I’m back in the land of the internet, but with a new hard drive and new programs, so it is taking me a while to get up to speed. I know I don’t really have to say this because you readers are all very smart, but just as a reminder, ALWAYS back up your files.
As always, The Liberty NC Antiques Festival is always worth a trip. I love it because many of the sellers there save their best for the twice-a-year show, and I always see new things and I always learn something. This show was a bit light on clothing and textiles, which was a shame. I think sellers are reluctant to bring them if rain is predicted as it is held outdoors.
And while there were not a lot of textiles, there were enough fashion related items to keep me happy. For some reason there were quite a few vintage and antique dressmaker’s dummies, and even in the early hours of the show, most of them were labeled “sold.”
I took this photo, not because these spools are special, but because it occurred to me that those of you living in a place where textiles were not manufactured might not find them to be quite as ordinary as we do here in North Carolina. I don’t think I’ve even been to a show in the piedmont of North Carolina where there were not piles and boxes of these old spools.
Old advertising pieces often have a lot to say about fashion. They also remind us that a pretty girl (with shapely ankles) can sell anything, including ice cream. I liked this paper fan not only because it was local, but also because I can imagine it was given out as a freebie at a 1915 baseball game in Winston-Salem.
And there is nothing like a pretty girl in her underwear to sell corn medication.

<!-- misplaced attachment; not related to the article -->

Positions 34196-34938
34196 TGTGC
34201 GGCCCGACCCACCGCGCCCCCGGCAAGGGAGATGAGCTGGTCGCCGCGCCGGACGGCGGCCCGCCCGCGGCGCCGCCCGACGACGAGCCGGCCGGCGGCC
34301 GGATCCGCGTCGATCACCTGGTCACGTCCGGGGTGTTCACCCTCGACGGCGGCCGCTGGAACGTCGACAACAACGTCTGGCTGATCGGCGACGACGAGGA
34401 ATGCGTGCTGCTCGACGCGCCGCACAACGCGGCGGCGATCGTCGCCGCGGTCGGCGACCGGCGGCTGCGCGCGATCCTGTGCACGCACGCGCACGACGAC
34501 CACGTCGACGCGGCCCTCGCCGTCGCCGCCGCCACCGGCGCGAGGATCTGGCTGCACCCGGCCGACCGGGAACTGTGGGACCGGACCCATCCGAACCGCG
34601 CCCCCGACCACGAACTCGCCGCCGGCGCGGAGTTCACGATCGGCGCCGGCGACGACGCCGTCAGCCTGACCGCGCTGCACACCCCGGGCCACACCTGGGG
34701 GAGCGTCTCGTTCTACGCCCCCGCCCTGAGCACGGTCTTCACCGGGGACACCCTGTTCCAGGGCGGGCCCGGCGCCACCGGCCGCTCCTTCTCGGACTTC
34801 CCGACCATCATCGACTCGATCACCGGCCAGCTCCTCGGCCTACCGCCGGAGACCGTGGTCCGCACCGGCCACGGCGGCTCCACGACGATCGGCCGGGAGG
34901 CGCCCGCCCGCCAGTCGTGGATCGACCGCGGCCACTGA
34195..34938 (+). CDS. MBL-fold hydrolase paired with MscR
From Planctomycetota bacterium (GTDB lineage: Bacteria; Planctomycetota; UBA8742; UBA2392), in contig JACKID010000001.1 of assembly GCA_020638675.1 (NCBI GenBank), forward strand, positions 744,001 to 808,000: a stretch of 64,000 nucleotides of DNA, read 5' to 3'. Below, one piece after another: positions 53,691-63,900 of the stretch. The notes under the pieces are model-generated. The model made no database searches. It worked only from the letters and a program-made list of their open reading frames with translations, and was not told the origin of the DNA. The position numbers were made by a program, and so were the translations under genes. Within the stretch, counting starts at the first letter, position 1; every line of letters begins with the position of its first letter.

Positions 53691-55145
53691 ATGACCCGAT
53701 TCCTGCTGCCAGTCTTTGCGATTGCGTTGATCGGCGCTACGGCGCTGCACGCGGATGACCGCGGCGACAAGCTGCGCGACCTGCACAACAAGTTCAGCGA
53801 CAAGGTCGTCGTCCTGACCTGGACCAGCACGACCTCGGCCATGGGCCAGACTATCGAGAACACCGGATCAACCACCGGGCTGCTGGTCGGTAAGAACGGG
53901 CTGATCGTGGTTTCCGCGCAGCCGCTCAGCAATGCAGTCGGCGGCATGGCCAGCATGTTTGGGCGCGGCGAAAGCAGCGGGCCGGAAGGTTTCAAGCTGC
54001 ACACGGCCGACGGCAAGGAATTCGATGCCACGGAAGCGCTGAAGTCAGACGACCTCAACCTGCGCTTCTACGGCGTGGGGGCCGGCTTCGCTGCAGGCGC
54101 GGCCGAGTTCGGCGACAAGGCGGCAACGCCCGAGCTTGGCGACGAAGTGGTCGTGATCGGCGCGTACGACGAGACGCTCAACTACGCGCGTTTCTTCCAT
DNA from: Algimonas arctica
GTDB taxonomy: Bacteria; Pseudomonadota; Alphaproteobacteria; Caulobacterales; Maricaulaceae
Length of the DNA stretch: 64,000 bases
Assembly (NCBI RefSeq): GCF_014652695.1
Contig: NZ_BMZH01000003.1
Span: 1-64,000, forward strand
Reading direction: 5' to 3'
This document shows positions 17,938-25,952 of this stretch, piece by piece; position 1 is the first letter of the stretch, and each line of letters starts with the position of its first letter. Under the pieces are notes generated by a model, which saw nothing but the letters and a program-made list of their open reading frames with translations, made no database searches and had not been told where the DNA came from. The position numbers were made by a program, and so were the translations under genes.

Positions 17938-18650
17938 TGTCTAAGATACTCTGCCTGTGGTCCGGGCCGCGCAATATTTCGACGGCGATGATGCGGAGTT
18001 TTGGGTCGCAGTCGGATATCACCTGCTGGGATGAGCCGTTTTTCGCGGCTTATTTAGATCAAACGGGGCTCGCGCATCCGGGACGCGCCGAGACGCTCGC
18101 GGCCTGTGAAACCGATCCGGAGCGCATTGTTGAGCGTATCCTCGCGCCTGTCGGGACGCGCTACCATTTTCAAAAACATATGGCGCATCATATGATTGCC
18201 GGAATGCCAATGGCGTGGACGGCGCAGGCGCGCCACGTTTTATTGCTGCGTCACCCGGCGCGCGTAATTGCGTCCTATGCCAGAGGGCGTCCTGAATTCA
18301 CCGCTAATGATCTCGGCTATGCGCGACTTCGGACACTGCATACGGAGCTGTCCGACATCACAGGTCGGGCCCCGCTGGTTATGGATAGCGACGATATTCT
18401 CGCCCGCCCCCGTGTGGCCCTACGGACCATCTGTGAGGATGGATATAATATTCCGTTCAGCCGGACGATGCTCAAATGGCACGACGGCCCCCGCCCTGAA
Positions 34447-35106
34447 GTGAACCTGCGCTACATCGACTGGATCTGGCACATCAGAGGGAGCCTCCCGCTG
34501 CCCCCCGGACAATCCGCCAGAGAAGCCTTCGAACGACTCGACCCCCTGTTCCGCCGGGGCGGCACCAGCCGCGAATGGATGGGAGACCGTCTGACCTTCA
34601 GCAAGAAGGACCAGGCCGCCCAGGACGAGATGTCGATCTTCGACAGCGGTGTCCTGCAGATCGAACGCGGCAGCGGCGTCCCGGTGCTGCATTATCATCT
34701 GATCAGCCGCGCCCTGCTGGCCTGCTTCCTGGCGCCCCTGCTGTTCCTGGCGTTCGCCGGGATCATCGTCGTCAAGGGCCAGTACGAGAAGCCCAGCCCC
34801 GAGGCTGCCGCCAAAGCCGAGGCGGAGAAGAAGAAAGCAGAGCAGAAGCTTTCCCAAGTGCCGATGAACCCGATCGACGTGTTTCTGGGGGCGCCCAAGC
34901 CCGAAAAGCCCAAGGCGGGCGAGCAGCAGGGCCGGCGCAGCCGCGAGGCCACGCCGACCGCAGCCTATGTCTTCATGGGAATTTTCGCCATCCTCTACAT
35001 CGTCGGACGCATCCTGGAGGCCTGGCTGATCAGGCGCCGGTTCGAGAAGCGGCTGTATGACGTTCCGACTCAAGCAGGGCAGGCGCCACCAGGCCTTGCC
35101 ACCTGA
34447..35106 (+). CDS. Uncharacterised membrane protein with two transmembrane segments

I’m wondering how they kept those Chesterfields lit, and how she kept that hat from flying away.
Look carefully at this 1930s display and you’ll notice that the bottle of ginger ale is not part of the print, but is an actual bottle. There is a little recess with a shelf and it is made to look like an icebox. So clever, and quite pricey!
I guess I should have bought this great summertime picnic in the backyard print. It was an apron.
I found this interesting scarf in a box of linens. Can you tell that the butterfly wings are applied plastic “jewels” like were used on Enid Collins bags? I was sure this was a Collins piece, but further investigation proved me wrong.
Vera Neumann, and an early piece at that!
The Lilly Purse by Tommy Traveler. These were vinyl and cheap, but how cute is that display of them!
A 1920s pearl restringing outfit.
Mermaids always insist on real mother of pearl buttons.
The Parisian Dressmakers Formula by Mrs. L.M. Livingston, copyright 1876. Note that this cost ten dollars, a lot of money in 1876. Also note that it appears that the owner got her money’s worth, as it shows signs of being used quite a bit. Anyone here ever used such a system?